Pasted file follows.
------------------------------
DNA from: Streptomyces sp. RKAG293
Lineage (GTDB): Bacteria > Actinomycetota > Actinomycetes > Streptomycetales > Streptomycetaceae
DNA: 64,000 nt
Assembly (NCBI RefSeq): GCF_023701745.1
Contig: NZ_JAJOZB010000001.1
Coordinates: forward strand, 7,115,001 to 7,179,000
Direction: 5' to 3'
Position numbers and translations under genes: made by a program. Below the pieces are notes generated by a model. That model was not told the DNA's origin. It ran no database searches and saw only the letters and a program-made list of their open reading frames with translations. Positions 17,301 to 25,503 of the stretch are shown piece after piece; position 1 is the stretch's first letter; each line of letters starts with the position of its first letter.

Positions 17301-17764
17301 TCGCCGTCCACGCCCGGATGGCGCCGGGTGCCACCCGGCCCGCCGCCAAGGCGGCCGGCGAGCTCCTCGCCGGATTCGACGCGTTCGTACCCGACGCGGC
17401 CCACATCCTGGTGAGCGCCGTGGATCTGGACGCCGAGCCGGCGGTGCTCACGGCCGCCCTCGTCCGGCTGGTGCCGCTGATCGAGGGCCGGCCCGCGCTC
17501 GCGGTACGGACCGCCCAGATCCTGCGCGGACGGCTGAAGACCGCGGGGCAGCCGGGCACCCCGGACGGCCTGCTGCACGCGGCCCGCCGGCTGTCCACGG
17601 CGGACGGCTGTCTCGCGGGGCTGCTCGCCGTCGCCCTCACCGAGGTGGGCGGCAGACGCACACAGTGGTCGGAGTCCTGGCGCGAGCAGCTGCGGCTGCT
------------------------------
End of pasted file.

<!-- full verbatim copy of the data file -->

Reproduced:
DNA from: Streptomyces sp. RKAG293
Lineage (GTDB): Bacteria > Actinomycetota > Actinomycetes > Streptomycetales > Streptomycetaceae
DNA: 64,000 nt
Assembly (NCBI RefSeq): GCF_023701745.1
Contig: NZ_JAJOZB010000001.1
Coordinates: forward strand, 7,115,001 to 7,179,000
Direction: 5' to 3'
Position numbers and translations under genes: made by a program. Below the pieces are notes generated by a model. That model was not told the DNA's origin. It ran no database searches and saw only the letters and a program-made list of their open reading frames with translations. Positions 17,301 to 25,503 of the stretch are shown piece after piece; position 1 is the stretch's first letter; each line of letters starts with the position of its first letter.

Positions 17301-17764
17301 TCGCCGTCCACGCCCGGATGGCGCCGGGTGCCACCCGGCCCGCCGCCAAGGCGGCCGGCGAGCTCCTCGCCGGATTCGACGCGTTCGTACCCGACGCGGC
17401 CCACATCCTGGTGAGCGCCGTGGATCTGGACGCCGAGCCGGCGGTGCTCACGGCCGCCCTCGTCCGGCTGGTGCCGCTGATCGAGGGCCGGCCCGCGCTC
17501 GCGGTACGGACCGCCCAGATCCTGCGCGGACGGCTGAAGACCGCGGGGCAGCCGGGCACCCCGGACGGCCTGCTGCACGCGGCCCGCCGGCTGTCCACGG
17601 CGGACGGCTGTCTCGCGGGGCTGCTCGCCGTCGCCCTCACCGAGGTGGGCGGCAGACGCACACAGTGGTCGGAGTCCTGGCGCGAGCAGCTGCGGCTGCT